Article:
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From Catch-all Politics to Cartelisation: The Political Economy of the Cartel Party

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Adaptations to coordination problems endogenous to political parties have established the cartel party as the emerging equilibrium type in modern Western democracies. However, these factors alone are insufficient to maintain such an equilibrium given the threat of defection. That threat is mitigated by three factors: historical changes in party form, systemic changes in the global economy and changed ideas about governments. Together, these changes produce both a cartel of parties and the cartel party organisational form, without requiring overt conspiracy. These speculations are mapped onto actual experiences of the UK, the US and Sweden. The theory of the cartel party is advanced by emphasis on the 'cost of production' of policies and the constriction of the policy-space over which parties compete. We also explain why a cartel of parties might be stable, notwithstanding the temptation to defection often attributed to cartels as multi-player prisoners' dilemmas.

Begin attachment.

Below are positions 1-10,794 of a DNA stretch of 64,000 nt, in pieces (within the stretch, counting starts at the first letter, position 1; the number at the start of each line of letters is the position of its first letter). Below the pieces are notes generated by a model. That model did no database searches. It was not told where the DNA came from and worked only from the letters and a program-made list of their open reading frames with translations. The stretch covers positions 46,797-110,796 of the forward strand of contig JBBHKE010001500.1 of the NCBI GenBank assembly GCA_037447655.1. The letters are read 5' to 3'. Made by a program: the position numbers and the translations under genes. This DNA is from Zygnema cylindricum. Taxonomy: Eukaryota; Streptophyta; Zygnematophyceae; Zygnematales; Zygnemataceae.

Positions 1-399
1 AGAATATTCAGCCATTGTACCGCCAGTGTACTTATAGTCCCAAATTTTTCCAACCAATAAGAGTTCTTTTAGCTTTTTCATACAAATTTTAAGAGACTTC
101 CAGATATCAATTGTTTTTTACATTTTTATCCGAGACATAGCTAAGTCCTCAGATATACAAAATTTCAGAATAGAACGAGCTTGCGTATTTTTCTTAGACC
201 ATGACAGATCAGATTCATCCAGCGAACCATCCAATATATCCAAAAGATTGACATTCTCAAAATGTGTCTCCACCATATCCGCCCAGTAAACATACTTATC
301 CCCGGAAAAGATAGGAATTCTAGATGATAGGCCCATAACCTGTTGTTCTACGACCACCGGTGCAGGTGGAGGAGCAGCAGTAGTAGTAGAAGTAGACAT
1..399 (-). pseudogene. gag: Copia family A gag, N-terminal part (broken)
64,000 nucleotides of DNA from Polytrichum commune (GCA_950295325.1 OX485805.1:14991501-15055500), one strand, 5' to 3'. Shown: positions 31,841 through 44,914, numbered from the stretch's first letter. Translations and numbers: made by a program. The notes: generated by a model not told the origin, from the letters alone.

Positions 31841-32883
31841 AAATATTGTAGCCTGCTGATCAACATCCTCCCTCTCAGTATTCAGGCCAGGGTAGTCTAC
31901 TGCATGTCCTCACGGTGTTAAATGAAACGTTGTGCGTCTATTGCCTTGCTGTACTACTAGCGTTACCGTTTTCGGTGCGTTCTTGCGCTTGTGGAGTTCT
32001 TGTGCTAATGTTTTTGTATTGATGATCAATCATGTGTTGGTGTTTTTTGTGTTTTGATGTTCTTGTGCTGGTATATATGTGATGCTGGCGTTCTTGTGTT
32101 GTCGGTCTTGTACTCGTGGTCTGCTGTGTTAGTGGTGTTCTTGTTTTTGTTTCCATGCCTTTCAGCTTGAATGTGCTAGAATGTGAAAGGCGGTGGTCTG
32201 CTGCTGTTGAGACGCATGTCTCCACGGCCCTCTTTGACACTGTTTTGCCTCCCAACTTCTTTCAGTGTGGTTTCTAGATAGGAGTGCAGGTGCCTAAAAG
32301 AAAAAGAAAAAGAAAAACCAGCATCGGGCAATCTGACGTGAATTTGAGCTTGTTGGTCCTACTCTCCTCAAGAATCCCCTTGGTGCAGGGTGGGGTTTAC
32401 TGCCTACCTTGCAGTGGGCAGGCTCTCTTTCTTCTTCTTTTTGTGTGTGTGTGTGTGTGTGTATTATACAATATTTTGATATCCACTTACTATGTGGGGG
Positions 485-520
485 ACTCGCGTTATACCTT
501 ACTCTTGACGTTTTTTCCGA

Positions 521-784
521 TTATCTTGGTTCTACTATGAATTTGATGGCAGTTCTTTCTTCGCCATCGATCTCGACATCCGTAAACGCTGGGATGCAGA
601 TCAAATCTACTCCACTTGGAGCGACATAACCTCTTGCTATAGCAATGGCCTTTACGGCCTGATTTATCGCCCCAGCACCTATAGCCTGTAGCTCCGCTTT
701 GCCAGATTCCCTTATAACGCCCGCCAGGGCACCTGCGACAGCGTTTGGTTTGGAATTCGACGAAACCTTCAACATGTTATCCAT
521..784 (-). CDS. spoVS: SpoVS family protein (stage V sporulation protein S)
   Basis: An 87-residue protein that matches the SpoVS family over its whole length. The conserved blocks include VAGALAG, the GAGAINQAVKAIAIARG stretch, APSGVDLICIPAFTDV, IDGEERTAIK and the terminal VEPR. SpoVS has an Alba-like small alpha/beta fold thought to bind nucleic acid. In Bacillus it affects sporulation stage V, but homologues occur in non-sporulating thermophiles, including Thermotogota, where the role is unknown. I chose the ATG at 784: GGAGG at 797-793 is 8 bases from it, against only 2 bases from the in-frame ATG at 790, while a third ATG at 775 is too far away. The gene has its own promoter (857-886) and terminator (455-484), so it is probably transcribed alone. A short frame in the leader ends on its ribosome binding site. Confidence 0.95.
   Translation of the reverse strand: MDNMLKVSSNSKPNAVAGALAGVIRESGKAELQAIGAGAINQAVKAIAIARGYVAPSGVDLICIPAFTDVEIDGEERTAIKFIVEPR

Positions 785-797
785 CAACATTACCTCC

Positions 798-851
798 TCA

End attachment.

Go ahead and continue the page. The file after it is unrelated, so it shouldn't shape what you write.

Document Type: Research Article

Publication date: January 1, 2005

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